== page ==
In his thesis, Stellan Vinthagen describes how non-violence creates a combination of resistance to violence and the skill to live together without violence (non-violent resistance and non-violent construction). This is expressed in four main forms of action: dialog facilitation, normative regulation, power busting, and utopian formation. With methods that promote dialog, the construction of non-violent social institutions and ‘non-violence training,’ combined with disobedience to power relations and practical dramatic stagings of an attractive society, non-violent movements combat violence and oppression.
The research project depicts how non-violent movements-like the Civil Rights Movement under Martin Luther King and the Indian anti-colonial liberation movement under Mohandas K. Gandhi-“attempt to combat war and oppression with peaceful and freedom-based methods.” The study uniquely highlights how non-violent movements themselves exercise manipulation and oppression. However, despite the inherent contradictions of these movements, it is nevertheless asserted that they offer potential for a struggle for liberation from organized violence and oppression.
In a historical chapter it is also shown that non-violent movements occurred long before Gandhi, the person who has long been credited with ‘creating’ non-violence. The dissertation helps provide a social scientific perspective on the phenomenon of ‘non-violent actions’ and, unlike earlier research, applies modern sociological theories.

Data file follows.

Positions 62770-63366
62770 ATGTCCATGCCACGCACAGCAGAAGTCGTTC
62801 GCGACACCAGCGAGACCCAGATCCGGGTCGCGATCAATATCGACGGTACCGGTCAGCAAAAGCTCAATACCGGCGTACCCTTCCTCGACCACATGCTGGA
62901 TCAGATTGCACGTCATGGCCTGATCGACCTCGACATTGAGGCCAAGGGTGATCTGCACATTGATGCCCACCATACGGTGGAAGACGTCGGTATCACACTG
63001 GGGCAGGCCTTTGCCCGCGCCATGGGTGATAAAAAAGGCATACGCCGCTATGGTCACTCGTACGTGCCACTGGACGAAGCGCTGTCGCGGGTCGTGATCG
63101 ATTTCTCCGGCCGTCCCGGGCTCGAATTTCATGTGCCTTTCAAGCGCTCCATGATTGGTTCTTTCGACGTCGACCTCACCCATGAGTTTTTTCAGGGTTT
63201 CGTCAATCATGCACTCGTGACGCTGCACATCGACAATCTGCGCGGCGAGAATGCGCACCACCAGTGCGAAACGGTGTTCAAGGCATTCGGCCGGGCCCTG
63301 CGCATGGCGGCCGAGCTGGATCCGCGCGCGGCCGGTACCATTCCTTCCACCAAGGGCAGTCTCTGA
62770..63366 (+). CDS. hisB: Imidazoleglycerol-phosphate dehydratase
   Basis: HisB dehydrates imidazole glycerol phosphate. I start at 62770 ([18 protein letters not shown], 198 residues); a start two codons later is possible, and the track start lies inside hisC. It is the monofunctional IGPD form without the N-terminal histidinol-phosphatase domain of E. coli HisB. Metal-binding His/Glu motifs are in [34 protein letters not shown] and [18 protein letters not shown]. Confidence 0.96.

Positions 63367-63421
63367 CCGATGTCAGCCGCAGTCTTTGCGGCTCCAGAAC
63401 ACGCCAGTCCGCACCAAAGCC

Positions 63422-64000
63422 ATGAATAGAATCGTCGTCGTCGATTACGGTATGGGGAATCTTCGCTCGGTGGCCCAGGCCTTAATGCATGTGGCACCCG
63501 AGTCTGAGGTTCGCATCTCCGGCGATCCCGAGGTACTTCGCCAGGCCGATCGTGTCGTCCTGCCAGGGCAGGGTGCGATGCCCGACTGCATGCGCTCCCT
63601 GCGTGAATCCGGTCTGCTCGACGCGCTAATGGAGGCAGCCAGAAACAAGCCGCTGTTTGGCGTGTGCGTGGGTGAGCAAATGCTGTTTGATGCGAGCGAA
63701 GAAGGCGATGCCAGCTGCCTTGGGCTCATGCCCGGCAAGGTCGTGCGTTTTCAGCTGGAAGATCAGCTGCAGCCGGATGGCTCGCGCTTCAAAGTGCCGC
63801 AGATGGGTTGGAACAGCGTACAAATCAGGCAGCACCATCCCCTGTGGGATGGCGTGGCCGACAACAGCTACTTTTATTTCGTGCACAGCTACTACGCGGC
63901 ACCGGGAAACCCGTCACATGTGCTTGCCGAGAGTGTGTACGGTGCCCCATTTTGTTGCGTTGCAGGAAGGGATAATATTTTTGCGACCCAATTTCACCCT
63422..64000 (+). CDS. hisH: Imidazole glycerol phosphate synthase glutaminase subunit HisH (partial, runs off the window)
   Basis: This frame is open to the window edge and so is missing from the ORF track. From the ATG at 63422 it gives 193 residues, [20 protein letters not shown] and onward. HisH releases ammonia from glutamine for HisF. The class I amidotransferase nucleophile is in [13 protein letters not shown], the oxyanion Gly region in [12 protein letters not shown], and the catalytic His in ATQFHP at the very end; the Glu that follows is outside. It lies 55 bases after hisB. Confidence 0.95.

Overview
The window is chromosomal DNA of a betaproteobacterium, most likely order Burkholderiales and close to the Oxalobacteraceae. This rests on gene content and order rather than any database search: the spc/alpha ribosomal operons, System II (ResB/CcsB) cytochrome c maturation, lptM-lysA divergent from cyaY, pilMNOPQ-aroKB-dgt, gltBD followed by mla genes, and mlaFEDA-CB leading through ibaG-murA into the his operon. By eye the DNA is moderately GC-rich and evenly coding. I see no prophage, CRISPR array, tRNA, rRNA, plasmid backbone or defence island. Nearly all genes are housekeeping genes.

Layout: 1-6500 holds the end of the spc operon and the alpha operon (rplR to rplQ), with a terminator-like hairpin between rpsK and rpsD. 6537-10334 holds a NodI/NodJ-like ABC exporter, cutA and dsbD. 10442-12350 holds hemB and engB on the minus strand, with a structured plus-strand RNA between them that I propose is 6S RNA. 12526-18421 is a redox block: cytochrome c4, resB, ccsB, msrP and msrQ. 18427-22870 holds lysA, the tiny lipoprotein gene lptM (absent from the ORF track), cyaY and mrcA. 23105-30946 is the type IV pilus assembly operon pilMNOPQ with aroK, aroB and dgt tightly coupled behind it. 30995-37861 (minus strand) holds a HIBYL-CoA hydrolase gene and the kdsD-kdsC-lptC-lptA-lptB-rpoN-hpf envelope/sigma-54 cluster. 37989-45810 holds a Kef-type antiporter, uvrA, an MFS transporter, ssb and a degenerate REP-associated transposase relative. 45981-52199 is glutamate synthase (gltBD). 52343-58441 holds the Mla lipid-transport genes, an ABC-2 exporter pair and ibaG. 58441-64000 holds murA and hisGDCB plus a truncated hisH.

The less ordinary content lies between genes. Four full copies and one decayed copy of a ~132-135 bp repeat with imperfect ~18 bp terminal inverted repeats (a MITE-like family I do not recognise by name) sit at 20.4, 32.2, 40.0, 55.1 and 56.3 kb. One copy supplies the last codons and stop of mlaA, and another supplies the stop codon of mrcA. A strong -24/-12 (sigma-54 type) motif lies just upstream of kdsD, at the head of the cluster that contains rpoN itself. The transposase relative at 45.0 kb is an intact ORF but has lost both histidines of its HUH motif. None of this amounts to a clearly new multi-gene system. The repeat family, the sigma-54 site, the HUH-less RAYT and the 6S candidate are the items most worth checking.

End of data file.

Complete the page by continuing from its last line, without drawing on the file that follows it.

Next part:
Current and historical examples of movements using non-violent actions-including the Brazilian farm workers’ movement MST and anti-nuclear weapons movements-are used to illustrate the social scientific conceptual apparatus.
Civil disobedience is relatively unknown in Sweden, and politicians often call it ‘undemocratic’ or ‘irresponsible.’ Stellan Vinthagen maintains, on the other hand, that the method is characterized by a willingness to enter into dialog and an attempt to reach consensus, even in conflicts marked by enemy imaging, dogmatism, power relations, and legal use of violence.
Stellan Vinthagen is personally active in popular movements based on non-violence, and, alongside his university teaching, he leads courses in Sweden and abroad. He is one of the founders of the Plowbill Movement in Europe-the movement that employs civil disobedience to disarm weapons at military factories and bases-and was active in the movement for 15 years. Stellan has been sent to prison several times for his actions, most recently in England in 1999.
“I hope my dissertation will both promote critical research into non-violent movements and serve as a tool for non-violent activists wishing to develop effective actions,” says Stellan.
Non-Violent Action -A Social Practice of Resistance and Construction
Author: Stellan Vinthagen, cell phone: +46 704-763 789